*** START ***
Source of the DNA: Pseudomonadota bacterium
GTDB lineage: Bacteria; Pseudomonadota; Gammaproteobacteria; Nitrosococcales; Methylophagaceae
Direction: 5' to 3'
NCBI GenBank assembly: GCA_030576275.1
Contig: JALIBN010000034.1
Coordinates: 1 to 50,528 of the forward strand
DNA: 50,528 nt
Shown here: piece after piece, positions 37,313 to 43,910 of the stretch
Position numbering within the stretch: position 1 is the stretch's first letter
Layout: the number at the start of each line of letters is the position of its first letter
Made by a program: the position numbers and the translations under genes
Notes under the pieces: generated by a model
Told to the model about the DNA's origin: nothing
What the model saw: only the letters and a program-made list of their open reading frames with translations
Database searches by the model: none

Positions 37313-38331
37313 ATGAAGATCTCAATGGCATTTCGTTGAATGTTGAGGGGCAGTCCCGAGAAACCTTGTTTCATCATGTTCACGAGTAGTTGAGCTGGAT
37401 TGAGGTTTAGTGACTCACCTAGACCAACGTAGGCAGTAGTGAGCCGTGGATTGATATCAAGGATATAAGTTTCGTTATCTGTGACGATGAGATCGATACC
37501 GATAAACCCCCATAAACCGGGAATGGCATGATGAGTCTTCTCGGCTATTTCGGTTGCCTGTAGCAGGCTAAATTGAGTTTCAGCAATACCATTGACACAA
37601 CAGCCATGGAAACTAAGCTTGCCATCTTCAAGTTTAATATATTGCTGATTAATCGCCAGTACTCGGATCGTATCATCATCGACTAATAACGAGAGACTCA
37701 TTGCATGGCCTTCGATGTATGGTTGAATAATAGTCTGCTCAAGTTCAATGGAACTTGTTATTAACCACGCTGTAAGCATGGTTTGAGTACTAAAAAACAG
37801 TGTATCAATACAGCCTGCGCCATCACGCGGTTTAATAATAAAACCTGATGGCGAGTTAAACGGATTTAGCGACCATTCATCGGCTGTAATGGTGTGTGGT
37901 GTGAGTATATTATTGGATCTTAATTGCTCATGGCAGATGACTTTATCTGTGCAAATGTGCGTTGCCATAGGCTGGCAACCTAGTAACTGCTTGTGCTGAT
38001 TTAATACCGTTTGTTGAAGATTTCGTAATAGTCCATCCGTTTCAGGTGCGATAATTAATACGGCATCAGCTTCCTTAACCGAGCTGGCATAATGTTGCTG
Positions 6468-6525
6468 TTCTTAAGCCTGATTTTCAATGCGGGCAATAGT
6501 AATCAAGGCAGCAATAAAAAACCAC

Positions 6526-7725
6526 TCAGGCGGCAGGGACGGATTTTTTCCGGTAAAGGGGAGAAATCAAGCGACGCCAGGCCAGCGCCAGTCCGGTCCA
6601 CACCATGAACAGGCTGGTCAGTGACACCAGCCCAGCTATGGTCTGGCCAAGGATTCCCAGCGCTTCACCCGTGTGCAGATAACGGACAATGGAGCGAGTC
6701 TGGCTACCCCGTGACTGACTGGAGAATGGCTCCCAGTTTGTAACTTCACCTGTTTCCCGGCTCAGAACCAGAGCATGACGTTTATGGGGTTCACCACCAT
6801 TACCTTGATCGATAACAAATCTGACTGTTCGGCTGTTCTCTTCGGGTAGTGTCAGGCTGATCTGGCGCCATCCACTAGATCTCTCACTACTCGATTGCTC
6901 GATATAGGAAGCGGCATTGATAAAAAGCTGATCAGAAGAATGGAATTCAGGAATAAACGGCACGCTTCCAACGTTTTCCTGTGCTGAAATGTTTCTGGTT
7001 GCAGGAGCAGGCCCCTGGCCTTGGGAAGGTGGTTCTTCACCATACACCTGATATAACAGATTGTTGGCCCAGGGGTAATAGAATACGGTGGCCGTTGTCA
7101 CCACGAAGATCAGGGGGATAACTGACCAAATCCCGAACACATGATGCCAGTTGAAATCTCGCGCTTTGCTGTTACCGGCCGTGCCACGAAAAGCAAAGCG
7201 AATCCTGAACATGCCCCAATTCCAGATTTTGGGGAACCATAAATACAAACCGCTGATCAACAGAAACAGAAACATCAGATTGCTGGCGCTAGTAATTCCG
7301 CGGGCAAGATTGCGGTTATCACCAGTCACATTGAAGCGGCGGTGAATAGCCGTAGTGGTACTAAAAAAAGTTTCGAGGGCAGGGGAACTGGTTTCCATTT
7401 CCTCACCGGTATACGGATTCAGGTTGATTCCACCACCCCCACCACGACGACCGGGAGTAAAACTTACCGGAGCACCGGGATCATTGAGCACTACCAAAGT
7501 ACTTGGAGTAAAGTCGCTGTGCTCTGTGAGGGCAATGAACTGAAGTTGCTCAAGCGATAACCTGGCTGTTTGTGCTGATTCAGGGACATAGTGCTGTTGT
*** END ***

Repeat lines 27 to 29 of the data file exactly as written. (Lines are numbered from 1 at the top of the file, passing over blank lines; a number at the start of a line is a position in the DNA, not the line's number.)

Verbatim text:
6501 AATCAAGGCAGCAATAAAAAACCAC

Positions 6526-7725
6526 TCAGGCGGCAGGGACGGATTTTTTCCGGTAAAGGGGAGAAATCAAGCGACGCCAGGCCAGCGCCAGTCCGGTCCA